Submitted to: Journal of Entomological Science
Publication Type: Peer Reviewed Journal
Publication Acceptance Date: August 11, 2004
Publication Date: October 1, 2005
Repository URL: http://hdl.handle.net/10113/3054
Citation: Chen, J. 2005. Assessment of Repellency of Nine Phthalates Against Red Imported Fire Ant (Hymenoptera: Formicidae) Workers Using Ant Digging Behavior. Journal of Entomological Science. 40: 368-377. Interpretive Summary: Repellants can be used to exclude fire ants from sensitive areas, such as school, hospitals, and nursing houses. In addition, repellants can be used to exclude fire ants from nursery stocks in infested areas. In this study, a fast easy-to-perform fire ant repellency bioassay was developed by taking advantage of fire ant digging behavior. By using this bioassay, dimethyl and diethyl phthalates were found to be strong fire ant repellants. This bioassay may facilitate the finding of new fire ant repellants. Dimethyl and diethyl phthalates may be useful in various fire ant repellant formulations.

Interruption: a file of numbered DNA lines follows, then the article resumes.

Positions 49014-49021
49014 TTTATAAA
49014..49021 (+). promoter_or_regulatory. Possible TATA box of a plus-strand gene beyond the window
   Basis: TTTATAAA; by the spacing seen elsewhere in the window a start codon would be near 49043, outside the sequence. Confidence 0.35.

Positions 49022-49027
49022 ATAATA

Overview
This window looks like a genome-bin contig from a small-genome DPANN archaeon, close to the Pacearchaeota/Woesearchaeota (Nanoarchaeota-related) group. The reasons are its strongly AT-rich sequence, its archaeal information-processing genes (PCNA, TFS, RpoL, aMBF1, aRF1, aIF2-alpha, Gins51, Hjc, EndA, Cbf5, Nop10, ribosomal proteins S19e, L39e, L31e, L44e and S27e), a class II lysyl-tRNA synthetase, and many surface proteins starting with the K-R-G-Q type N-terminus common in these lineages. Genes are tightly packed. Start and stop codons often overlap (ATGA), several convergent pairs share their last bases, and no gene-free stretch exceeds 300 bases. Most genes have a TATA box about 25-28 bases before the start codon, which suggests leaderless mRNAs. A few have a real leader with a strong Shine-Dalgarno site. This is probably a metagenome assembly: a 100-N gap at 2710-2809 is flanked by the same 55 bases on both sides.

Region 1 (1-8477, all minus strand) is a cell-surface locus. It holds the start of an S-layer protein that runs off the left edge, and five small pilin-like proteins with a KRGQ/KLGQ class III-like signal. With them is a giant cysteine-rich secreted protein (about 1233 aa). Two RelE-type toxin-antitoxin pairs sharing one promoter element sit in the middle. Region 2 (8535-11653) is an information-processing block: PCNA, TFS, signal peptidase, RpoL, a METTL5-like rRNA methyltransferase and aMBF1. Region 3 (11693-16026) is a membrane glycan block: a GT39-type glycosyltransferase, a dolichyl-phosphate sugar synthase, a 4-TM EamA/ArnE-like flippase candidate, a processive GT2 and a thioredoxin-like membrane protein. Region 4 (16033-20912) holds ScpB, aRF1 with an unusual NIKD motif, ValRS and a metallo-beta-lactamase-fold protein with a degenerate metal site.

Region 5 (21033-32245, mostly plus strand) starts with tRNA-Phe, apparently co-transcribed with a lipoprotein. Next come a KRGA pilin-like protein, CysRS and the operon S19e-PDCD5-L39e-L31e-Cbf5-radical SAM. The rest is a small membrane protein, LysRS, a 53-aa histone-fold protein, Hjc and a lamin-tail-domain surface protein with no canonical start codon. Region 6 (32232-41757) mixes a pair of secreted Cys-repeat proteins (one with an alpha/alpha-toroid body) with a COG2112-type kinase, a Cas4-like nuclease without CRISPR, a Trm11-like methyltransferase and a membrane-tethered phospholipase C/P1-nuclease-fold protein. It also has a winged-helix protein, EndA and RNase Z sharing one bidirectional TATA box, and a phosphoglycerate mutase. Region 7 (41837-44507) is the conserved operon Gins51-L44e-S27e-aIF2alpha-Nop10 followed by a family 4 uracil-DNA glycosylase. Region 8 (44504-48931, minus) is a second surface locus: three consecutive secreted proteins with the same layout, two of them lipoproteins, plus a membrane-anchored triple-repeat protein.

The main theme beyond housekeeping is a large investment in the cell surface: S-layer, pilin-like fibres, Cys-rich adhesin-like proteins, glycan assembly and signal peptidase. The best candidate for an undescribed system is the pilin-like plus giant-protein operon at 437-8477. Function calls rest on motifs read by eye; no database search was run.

Technical Abstract: A new method was developed for evaluating chemical repellency to red imported fire ants based on fire ant digging behavior. The active ingredient was incorporated into sand within a liquid scintillation vial with an entry hole on the cap. Fire ants dug and removed sand from the vial through the entry hole. The differences in amount of sand removed from the treated and control vials were used to evaluate chemical repellency. Detail descriptions of the test arena, apparatus, and experimental design were presented. The possible cross-contamination between vials in the two-choice test, caused by fire ants moving sand from one vial to another, was checked by using Congo Red dyed soil for one of the choices. No cross-contamination was found in any of the 20 vials 24 h after fire ants were released in the test arena. Results of multiple-choice tests showed that, of 9 phthalates, dimethyl and diethyl phthalates were most repellent to red imported fire ants. Two-choice tests on a series of concentrations of dimethyl and diethyl phthalates revealed that among concentrations being tested, the minimum repellent concentration within 24 h was 100 ppm for both. The advantages of this new method are discussed.